This month we focus on work led by Hajoon Song, a postdoc at MIT, who has been using MITgcm to explore nutrient sources for the Patagonia Shelf Region.
Connecting the Dots with MITgcm
This month we look at new work exploring whether high resolution MITgcm tracer simulations can help “connect the dots” in the sparse sampling problem associated with observing the evolution of released dye in a shallow sea.
Overflowing with Movies
Nuno Serra from the University of Hamburg has used MITgcm in many ocean modeling projects, both from a process-modelling perspective and “realistically”, incorporating forcing from NCEP and ECMWF. He is especially interested in the processes regulating North Atlantic and North Pacific inter-annual to inter-decadal variability. A particular passion is overflows.
MITgcm on Ice
In a recent paper in the Journal of Physical Oceanography, An Nguyen (MIT) and co-authors Ronald Kwok (JPL) and Dimitris Menemenlis (JPL) report on work using MITgcm to better understand the origin and character of the western arctic, upper halocline.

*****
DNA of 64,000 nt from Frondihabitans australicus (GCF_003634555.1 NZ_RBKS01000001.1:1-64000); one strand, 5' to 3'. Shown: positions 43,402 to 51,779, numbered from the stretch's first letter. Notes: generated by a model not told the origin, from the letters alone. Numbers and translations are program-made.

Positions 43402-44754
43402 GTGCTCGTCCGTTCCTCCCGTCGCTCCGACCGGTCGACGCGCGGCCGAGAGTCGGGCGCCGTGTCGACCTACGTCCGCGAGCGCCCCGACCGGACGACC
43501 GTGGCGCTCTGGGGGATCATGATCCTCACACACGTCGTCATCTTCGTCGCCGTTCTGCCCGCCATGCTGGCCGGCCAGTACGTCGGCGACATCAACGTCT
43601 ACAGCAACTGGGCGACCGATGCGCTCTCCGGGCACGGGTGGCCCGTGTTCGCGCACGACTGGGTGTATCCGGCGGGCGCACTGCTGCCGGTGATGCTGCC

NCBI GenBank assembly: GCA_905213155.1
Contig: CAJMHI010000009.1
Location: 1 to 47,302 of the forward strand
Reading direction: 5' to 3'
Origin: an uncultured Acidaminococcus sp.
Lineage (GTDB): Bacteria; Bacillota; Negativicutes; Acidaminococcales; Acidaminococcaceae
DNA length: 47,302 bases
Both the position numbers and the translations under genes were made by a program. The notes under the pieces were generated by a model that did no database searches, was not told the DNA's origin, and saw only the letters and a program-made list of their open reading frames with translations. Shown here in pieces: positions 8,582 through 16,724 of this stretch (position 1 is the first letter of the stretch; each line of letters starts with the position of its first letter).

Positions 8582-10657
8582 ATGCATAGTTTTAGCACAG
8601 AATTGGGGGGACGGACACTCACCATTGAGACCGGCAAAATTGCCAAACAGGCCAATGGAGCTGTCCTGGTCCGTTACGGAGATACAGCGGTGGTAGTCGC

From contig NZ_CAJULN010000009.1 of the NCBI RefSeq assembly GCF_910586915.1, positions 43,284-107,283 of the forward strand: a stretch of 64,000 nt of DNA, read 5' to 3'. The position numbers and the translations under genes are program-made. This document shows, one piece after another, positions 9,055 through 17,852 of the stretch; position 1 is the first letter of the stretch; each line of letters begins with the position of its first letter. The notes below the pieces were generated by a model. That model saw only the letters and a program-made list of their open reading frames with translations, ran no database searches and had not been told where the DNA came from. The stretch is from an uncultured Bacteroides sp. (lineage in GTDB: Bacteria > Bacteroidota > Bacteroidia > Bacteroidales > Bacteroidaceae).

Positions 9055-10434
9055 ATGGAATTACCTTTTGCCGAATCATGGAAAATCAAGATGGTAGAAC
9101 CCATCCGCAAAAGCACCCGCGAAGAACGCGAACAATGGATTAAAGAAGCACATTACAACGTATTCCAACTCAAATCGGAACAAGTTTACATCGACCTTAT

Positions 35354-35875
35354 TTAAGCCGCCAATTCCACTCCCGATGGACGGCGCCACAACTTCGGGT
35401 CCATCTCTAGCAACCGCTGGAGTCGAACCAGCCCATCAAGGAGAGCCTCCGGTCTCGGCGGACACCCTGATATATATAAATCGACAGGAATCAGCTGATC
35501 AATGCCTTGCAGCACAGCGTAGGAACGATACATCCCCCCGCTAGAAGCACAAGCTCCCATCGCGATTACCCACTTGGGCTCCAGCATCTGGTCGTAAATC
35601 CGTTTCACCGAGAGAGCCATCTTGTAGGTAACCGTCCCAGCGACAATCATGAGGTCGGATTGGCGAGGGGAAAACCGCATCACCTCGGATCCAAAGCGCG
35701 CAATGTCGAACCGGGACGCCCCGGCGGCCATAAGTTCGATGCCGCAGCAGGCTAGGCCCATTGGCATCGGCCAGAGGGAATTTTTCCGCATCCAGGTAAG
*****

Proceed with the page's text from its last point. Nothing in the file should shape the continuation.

Ocean Circulation and Atlantic Decadal Variability
This month we look at work by Martha Buckley, David Ferreira, Jean-Michel Campin, Ross Tulloch and John Marshall, who have been using MITgcm to explore what role ocean circulation may play in Atlantic decadal variability. Asking the question: What is the role of the ocean circulation in Atlantic decadal SST variability, Buckley and co-workers use MITgcm to analyse the behavior of thermal anomalies within the framework of an idealised GCM.